About the Poet:

Jeannine Hall Gailey was born at Yale New Haven Hospital in Connecticut, and grew up in Knoxville, Tennessee. She has a B.S. in Biology and an M.A. in English from the University of Cincinnati, as well as an M.F.A. in Creative Writing from Pacific University.

Her first book of poetry, Becoming the Villainess, was published by Steel Toe Books in 2006. Poems from the book were featured on NPR’s The Writer’s Almanac and on Verse Daily; two were included in 2007’s The Year’s Best Fantasy and Horror. She recently taught with the Young Artist Project at Centrum. In 2007 she received a Washington State Artist Trust GAP Grant and a Dorothy Sargent Rosenberg Poetry Prize. She volunteers as an editorial consultant for Crab Creek Review, writes book reviews, and teaches at National University’s MFA Program.

Her inspirations often come from mythological sources, such as Ovid’s Metamorphoses or The Tales of Genji, folk and fairy tale collections, and of course, comic books.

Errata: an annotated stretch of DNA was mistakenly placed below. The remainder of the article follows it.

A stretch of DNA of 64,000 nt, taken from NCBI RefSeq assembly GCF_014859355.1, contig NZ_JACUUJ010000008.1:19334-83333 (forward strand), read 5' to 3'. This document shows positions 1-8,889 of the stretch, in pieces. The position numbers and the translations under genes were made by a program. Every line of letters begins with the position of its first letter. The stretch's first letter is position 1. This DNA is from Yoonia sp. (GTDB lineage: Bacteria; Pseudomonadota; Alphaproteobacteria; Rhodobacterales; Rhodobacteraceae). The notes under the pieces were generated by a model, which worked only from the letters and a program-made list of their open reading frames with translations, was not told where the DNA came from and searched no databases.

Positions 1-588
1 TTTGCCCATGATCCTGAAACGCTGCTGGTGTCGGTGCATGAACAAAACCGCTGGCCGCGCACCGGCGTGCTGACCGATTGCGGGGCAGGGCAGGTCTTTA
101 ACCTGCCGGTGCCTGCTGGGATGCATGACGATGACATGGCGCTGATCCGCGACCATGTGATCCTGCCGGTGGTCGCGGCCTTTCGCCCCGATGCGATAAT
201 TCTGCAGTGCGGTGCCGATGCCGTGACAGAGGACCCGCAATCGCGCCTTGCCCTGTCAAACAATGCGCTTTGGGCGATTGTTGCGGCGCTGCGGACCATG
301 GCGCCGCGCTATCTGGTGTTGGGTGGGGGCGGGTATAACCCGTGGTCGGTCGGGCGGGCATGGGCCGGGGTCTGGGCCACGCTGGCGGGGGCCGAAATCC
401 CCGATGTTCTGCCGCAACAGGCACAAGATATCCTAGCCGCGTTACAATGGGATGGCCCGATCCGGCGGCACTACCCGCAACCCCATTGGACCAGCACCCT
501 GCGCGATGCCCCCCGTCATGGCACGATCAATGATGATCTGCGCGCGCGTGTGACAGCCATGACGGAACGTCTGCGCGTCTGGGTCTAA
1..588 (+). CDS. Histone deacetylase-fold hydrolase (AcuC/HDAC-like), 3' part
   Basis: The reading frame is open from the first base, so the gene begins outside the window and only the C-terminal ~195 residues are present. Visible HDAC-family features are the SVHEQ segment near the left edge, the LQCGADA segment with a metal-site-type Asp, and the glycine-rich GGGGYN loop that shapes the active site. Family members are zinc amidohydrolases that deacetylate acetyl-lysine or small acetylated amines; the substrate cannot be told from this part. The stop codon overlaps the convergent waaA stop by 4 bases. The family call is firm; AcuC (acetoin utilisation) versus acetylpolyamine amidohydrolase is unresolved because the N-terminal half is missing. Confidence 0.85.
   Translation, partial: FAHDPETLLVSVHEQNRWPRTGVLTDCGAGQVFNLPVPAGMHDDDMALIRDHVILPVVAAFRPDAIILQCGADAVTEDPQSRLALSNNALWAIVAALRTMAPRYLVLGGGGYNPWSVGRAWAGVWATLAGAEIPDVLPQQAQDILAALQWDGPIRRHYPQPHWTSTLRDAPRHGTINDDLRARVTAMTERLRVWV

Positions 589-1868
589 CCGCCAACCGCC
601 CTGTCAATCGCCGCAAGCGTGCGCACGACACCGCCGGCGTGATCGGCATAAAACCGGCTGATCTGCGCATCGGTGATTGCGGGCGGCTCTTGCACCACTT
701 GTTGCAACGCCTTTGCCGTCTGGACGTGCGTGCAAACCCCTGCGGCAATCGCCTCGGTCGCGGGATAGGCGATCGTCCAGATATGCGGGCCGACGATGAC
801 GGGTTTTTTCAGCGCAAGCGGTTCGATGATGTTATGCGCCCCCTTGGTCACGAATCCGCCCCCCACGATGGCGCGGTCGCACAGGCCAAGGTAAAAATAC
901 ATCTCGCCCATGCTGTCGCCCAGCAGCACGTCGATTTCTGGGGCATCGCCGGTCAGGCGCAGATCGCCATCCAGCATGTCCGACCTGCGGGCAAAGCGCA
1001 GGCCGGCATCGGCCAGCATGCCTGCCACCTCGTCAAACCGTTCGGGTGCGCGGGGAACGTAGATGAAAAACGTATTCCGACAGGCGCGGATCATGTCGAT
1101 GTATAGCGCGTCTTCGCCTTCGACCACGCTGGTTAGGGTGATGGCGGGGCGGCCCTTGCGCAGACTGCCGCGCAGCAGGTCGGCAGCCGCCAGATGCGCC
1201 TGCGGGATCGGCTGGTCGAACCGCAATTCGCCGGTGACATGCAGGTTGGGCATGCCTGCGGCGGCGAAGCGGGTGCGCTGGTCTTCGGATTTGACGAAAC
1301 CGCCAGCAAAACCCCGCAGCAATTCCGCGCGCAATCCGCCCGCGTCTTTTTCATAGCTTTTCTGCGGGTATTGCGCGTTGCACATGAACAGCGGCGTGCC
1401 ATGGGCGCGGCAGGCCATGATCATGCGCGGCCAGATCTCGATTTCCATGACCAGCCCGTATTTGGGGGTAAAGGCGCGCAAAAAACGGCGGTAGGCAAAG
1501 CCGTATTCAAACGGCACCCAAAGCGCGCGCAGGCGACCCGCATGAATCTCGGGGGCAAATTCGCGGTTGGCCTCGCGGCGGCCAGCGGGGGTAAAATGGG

This is my second book for the poetry review challenge.

Run for Your Life by James Patterson and Michael Ledwidge

James Patterson and Michael Ledwidge’s Run for Your Life is another in the Michael Bennett crime drama series. My mom, Pat, will be your guest reviewer today, please give her a warm welcome.

Run for Your Life chronicles another adventure of Michael Bennett, a detective in the New York Police Department who is a single father to 10 children. In this novel, a murderer who calls himself “the Teacher” takes New York City by storm, slaughtering the powerful and arrogant rich people of the city. “The Teacher” selects his victims from those he meets.

Michael Bennett races across the city to investigate these vicious crime scenes, and many of these are difficult to visit. While “the Teacher’s” rampage across the city continues, Det. Bennett’s children fall ill with the flu, making his job even more difficult.

Run for Your Life is another page turner that readers will be unable to put down. Another five-star crime drama from James Patterson, chock full of action.

Thanks, Mom, for another detailed review. Look forward to more from her later this week.

Bloody Good by Georgia Evans

Bloody Good by Georgia Evans is the second of my five books for the War Through the Generations: WWII Reading Challenge.